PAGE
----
Bao's Legendary AlliesEditar
- In most of the stories, Bao is always accompanied by his trusted bodyguard Zhan Zhao, a man with superhuman strength and unmatched fighting skills. In some legends, he is seen as a companion and equal to Bao, as he represents the Wu (martial) aspect while Bao represents the Wen (civil) aspect, which is considered the two features of a perfect and complete person.
- Besides Zhan, Bao is often accompanied by his adviser or personal secretary, known in the stories as Gongsun Ce. Gongsun like Zhan is often portrayed as loyal and devoted to Bao's causes, in contrast to the advisers to the magistrate portrayed in most stories as usually conniving and unscrupulous characters who are masterminds of corrupt activities in the yamen. While Zhan serves as Bao's enforcer, Gongsun is often portrayed as the intelligent and merciful advisor who helps Bao by offering him advice. The characters of Zhan and Gongsun is very similar in respect to the relation Liu Bei had with Guan Yu and Zhuge Liang in the Romance of the Three Kingdoms.
- Other than Zhan and Gongsun, Bao is often seen with his four enforcers (includes Wang Chao, Ma Han, Zhang Long and Zhao Hu) which is usually under the orders of Zhan, and when a hearing is in session, two of them is always on Bao's right and two of them is always on his left. Like Zhan and Gongsun, the enforcers are presented as righteous and incorruptible. This type of portrayal is often done on purpose to show the contrast of Bao's court which is from top to bottom morally upright and impartial, while corrupt officials tend to employ and associate with morally flawed characters.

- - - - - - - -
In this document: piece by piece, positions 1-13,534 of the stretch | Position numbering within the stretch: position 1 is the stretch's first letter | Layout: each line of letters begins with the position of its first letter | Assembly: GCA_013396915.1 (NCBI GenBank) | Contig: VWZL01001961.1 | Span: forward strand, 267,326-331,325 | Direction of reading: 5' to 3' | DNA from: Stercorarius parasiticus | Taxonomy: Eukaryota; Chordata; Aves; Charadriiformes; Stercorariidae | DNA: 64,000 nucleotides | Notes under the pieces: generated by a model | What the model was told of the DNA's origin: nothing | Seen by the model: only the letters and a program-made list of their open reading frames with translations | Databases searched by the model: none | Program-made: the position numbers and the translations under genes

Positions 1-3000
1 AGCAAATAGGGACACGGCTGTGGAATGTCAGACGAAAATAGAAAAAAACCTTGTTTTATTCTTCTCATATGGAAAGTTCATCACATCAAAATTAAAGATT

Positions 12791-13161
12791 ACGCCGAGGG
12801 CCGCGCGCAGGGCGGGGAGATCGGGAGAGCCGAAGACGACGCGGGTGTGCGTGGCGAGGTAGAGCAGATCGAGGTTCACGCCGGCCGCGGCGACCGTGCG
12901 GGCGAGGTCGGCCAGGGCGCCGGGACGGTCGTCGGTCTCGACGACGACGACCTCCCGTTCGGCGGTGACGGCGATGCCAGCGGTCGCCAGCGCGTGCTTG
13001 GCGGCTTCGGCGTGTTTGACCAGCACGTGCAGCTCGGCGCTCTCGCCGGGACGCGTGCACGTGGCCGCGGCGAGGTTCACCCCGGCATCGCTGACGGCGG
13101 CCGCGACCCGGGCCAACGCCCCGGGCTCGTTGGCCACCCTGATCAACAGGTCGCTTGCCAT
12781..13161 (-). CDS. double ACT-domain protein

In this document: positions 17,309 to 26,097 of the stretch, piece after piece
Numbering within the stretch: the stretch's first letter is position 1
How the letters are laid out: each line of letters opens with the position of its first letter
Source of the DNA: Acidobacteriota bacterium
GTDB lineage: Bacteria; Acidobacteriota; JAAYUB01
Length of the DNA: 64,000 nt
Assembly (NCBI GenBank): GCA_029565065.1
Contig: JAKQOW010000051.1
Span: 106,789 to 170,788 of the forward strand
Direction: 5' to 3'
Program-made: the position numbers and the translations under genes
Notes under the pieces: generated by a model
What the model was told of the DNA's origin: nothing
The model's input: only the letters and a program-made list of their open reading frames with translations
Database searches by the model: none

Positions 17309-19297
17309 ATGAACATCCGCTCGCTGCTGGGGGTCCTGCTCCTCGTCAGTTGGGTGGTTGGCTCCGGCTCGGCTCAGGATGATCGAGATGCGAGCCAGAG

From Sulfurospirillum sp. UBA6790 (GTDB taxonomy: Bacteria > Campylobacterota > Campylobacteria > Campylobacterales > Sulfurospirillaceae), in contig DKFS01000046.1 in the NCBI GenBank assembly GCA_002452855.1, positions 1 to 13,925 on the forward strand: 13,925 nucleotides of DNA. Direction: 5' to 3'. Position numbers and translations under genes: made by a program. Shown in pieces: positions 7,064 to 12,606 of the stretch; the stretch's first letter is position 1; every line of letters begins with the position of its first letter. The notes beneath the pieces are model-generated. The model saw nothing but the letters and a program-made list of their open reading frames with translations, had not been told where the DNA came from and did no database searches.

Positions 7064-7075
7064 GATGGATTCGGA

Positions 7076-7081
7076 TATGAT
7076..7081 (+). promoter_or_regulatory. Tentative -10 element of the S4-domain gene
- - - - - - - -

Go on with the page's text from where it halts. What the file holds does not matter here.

Wealthy Ironmasters in Dengzhou, a memorandum to the throneEditar
The poet and statesman Su Shi (1036-1101) wrote a memorandum to the throne in 1078 of the problems facing the Chinese iron industry at Liguo Industrial Prefecture, when he served as the governor of Xuzhou. Su Shi wrote that of the 36 smelters each employing a workforce of several hundred persons, there was risk of bankruptcy due to the rivaling iron industry complex in Hebei province that convinced the central court to halt Xuzhou-manufactured iron products from being shipped up north through Hebei (on top of bandits robbing the wealthy ironwork families). Much earlier though, in 1046, Bao Qingtian wrote a memorandum to the throne about the dire economic conditions of the iron industry in Dengzhou, and his concern for the iron industry nationwide. He wrote: